Perhaps the biggest illusion perpetuated by the movie business is that film shoots — the nuts and bolts of producing movies and television — are glamorous and fascinating. In fact, they’re not. Industry insiders compare being on a movie set to watching paint dry. (Indeed, paint drying might be the only thing that’s happening.) In those rare circumstances when intense acting is going on, or daredevil stunts, or mind-altering special effects, or simulated love-making, you can be certain that onlookers are not welcome or allowed.
For 13 years, I was an editor at Premiere, a national movie magazine that covered films in production in nearly every issue. It might have sounded like a great gig to visit the set of the latest Tom Hanks or Julia Roberts or even Quentin Tarantino movie, but, in truth, it was a frustrating assignment. Access was limited, and there was often little of substance to report. If there were problems — that is, “creative differences” — the press was quickly escorted out. The real reporting happened later.
People in Los Angeles, who have seen location shooting for decades, are particularly blasé, if not grumpy, about it. And L.A. is an industry town — the average citizen is acutely aware of the health of the studios. Hits are celebrated, and bombs are swept under the carpet. Billboards touting upcoming releases along Sunset Boulevard in West Hollywood can generate excitement. Red carpet premieres draw a crowd. But not production — production is just people doing their jobs.
So, why is the shooting of the next season of American Horror Story (the worst-kept secret around) creating such a commotion in Provincetown? It keeps making front pages; Facebook is a-Twitter; fan sites are going nuts. Some grade-B star may possibly show up! There’ll be ghosts, vampires, and horror!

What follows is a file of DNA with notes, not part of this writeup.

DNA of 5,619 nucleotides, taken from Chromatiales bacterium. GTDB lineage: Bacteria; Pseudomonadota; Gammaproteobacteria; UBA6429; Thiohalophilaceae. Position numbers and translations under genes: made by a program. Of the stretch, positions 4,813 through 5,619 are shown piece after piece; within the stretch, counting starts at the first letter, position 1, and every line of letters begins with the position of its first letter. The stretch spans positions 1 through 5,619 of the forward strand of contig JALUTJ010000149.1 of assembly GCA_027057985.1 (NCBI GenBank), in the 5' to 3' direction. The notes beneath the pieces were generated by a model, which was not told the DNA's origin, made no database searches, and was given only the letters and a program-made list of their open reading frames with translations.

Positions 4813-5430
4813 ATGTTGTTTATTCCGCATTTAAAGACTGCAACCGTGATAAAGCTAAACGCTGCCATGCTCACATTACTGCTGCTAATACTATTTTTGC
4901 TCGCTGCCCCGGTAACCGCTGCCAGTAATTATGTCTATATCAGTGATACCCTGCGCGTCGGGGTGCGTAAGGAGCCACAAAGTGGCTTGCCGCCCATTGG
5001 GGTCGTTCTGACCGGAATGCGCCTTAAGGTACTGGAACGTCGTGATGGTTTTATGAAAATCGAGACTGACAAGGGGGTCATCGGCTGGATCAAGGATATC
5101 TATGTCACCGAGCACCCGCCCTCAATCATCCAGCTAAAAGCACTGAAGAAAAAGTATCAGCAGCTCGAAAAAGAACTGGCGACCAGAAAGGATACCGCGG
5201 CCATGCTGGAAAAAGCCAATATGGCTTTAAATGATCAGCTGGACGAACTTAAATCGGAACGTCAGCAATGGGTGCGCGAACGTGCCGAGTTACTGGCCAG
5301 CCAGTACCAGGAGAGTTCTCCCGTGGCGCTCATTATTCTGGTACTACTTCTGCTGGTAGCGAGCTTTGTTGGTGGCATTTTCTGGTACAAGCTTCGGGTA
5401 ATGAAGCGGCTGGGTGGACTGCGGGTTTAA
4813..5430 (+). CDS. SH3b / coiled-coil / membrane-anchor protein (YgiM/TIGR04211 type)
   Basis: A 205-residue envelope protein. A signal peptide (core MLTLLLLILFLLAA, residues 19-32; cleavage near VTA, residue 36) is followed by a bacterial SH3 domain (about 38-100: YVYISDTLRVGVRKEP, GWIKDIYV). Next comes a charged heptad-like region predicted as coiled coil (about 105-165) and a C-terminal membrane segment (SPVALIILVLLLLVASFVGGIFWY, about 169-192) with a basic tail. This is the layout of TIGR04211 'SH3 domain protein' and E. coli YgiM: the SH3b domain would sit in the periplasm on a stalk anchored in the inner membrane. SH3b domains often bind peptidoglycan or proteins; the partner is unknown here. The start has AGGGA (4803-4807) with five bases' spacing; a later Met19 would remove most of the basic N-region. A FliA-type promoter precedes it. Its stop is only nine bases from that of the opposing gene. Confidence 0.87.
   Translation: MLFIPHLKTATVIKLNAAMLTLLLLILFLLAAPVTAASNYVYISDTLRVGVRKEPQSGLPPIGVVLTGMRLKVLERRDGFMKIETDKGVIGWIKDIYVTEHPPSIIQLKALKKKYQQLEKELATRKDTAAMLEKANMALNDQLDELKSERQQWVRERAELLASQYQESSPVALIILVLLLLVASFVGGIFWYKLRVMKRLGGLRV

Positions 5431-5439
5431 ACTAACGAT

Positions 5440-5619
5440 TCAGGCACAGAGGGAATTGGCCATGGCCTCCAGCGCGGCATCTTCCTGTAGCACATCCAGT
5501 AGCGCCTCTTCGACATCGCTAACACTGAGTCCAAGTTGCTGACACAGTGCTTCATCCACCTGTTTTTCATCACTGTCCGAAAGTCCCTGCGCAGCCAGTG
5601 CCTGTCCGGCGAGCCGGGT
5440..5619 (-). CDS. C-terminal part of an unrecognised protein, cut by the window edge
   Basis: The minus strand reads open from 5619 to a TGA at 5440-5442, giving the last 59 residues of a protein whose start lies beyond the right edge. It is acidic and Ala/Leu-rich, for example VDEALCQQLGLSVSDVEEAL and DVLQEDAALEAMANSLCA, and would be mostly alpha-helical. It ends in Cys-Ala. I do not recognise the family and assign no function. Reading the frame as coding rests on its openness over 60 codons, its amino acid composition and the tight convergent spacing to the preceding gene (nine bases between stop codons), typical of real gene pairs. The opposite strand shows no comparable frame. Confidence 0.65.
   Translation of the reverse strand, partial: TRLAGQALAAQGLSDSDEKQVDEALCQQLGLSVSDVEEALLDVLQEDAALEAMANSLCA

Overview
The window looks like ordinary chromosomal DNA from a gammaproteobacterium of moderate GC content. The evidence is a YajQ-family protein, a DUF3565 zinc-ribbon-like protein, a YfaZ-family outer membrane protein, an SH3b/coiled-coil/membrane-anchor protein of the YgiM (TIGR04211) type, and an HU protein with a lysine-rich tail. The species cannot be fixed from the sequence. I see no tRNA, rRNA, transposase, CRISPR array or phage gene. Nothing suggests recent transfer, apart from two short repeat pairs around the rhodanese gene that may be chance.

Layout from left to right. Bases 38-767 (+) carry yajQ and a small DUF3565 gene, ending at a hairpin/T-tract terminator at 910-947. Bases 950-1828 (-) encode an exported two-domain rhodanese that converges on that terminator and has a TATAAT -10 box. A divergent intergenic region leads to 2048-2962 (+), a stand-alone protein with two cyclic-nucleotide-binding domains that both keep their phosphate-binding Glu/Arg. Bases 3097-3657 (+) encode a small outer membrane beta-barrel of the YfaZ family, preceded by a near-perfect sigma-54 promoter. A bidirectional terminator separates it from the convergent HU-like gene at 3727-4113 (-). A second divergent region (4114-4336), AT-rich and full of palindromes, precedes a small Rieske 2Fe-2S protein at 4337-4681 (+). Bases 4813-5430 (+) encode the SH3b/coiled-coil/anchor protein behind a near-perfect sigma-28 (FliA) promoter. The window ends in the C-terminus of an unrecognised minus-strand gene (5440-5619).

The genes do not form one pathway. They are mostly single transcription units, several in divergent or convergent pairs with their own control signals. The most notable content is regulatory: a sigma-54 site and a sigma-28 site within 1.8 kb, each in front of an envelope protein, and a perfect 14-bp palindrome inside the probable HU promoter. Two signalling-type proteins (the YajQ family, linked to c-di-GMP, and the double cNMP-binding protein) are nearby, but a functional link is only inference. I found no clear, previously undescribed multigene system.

This is twice the fuss that Hightown caused in 2019. Remember how that rocked our world? But, then again, Hightown is on Starz, and AHS is on FX — it’s better known and respected. And there’s a bit of hometown pride: AHS co-creator Ryan Murphy has a house here.
People ask why we’re not devoting much space to covering these shoots. Mainly, it’s because there’s not much to report. It does seem that having the crews here is good for the local economy in the off season. Publicity-wise, it cuts both ways: the TV exposure could draw people in or keep them away, since Hightown is full of murder, and AHS is full of gore. Show biz royalty hasn’t shown up. These shoots are news the way the Kardashians are celebrities — they’re famous for being famous.
I think filmed entertainment is news when it’s screened. I’m for keeping real people and their issues as the true A-listers in these pages.